As an educator at the American Museum of Natural History, I knew enough about paleontology to tell people that there were no known aquatic dinosaurs. To many peoples’ surprise plesiosaurs, icthyosaurs, mosasaurs (and all the other fossil marine reptiles so often depicted in books and TV shows) – none of them were actually dinosaurs. They were very different types of reptiles, extinct sauropterygians and icthyopterygians (mosasaurs were actually a kind of lizard) that lived in the seas during the Mesozoic Era while dinosaurs ruled the land.
Jurassic Park 3 came out in 2001, which featured a Spinosaurus that swam like a crocodile, and all the people were like, “See! Dinosaurs COULD swim!” But I never said dinosaurs couldn’t swim. There has long been fossil evidence – in the form of trackways that resemble scraped claws against river floors – that dinosaurs probably were pretty good swimmers, and waterways wouldn’t have presented much of a dispersal barrier, just like caribou and other large modern migrating animals who eventually encounter water at some point in their life and have to cross it. Still, there were no fossil remains ever described as belonging to a dinosaur that actually lived in the water.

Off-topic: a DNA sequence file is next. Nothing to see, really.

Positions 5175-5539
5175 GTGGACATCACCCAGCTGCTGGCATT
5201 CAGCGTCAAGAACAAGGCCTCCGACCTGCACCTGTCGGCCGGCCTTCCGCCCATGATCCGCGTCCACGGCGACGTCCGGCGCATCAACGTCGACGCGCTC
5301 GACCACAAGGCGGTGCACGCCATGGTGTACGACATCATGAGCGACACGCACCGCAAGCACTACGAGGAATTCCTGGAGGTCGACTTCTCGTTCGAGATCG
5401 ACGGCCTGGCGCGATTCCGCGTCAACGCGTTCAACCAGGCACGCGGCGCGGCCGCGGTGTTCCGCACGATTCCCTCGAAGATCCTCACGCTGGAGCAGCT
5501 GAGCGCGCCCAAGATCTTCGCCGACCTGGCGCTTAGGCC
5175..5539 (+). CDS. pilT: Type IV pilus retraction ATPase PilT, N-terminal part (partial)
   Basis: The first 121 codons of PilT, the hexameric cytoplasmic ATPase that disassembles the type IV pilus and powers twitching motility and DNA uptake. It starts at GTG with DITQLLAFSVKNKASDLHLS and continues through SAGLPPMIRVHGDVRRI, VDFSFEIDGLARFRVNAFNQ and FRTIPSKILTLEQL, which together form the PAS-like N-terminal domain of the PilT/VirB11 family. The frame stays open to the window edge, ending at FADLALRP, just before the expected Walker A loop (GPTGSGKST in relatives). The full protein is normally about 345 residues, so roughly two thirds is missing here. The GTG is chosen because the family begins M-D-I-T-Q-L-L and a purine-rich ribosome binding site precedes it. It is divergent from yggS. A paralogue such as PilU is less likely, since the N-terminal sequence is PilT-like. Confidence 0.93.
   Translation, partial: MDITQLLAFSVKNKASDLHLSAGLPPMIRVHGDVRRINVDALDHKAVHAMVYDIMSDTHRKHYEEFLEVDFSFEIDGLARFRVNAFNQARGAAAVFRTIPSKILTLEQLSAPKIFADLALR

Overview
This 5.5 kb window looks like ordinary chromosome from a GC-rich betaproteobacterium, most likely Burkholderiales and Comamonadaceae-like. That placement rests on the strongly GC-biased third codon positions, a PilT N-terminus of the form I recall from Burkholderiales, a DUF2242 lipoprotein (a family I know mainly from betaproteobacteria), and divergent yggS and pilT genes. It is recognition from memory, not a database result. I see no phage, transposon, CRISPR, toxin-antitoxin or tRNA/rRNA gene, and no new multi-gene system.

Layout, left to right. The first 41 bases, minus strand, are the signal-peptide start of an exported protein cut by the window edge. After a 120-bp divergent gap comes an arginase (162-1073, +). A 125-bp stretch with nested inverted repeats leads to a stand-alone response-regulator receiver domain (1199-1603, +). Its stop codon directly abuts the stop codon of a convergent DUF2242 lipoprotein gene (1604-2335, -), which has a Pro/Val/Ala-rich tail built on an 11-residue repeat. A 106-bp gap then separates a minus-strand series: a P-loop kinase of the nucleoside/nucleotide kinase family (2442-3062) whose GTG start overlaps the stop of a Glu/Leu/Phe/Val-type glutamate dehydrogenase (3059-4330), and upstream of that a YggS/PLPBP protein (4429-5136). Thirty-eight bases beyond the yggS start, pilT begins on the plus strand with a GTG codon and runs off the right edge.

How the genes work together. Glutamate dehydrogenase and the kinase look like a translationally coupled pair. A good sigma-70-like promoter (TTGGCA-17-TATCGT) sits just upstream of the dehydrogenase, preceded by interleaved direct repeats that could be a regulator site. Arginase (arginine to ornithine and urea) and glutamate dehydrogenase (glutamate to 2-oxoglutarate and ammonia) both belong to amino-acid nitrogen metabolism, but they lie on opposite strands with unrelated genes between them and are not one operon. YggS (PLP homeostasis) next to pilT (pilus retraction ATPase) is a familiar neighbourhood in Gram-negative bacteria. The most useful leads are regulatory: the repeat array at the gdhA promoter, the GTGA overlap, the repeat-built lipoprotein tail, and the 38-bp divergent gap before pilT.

Since it’s discovery over 100 years ago, Spinosaurus has been known as one of the largest theropods. Theropods are a large group of dinosaurs which includes not only all birds but all the familiar carnivorous species, including Allosaurus and Velociraptor. Spinosaurus was bigger than even the biggest Tyrannosaurus. This week, the journal Science published the paper “Semiaquatic Adaptations in a Giant Predatory Dinosaur“, in which a group of scientists make the case for a long list of adaptations supporting the idea that this huge meat-eating dinosaur with a sail on its back was also well adapted to life in the water.
Finally, a dinosaur that lived in the water and swam and ate fish like a crocodile. I have been waiting my whole life for there to be one, and here it was under our noses the whole time. Good ol’ Spinosaurus. Museum educators will have to adjust their curriculum accordingly.